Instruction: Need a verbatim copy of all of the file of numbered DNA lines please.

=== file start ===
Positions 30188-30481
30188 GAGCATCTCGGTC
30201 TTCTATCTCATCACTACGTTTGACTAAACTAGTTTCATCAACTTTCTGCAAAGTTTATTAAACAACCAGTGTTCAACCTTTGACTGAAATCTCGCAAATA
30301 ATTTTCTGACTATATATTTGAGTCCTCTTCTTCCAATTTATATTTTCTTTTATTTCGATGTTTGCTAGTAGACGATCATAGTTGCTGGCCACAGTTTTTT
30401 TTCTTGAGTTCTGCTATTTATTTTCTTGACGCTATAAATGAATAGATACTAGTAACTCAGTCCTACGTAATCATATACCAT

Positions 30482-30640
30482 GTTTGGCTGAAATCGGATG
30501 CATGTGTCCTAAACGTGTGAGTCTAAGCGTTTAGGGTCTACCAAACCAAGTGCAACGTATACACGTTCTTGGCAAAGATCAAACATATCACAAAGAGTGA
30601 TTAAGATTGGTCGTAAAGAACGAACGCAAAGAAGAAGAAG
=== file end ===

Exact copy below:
Positions 30188-30481
30188 GAGCATCTCGGTC
30201 TTCTATCTCATCACTACGTTTGACTAAACTAGTTTCATCAACTTTCTGCAAAGTTTATTAAACAACCAGTGTTCAACCTTTGACTGAAATCTCGCAAATA
30301 ATTTTCTGACTATATATTTGAGTCCTCTTCTTCCAATTTATATTTTCTTTTATTTCGATGTTTGCTAGTAGACGATCATAGTTGCTGGCCACAGTTTTTT
30401 TTCTTGAGTTCTGCTATTTATTTTCTTGACGCTATAAATGAATAGATACTAGTAACTCAGTCCTACGTAATCATATACCAT

Positions 30482-30640
30482 GTTTGGCTGAAATCGGATG
30501 CATGTGTCCTAAACGTGTGAGTCTAAGCGTTTAGGGTCTACCAAACCAAGTGCAACGTATACACGTTCTTGGCAAAGATCAAACATATCACAAAGAGTGA
30601 TTAAGATTGGTCGTAAAGAACGAACGCAAAGAAGAAGAAG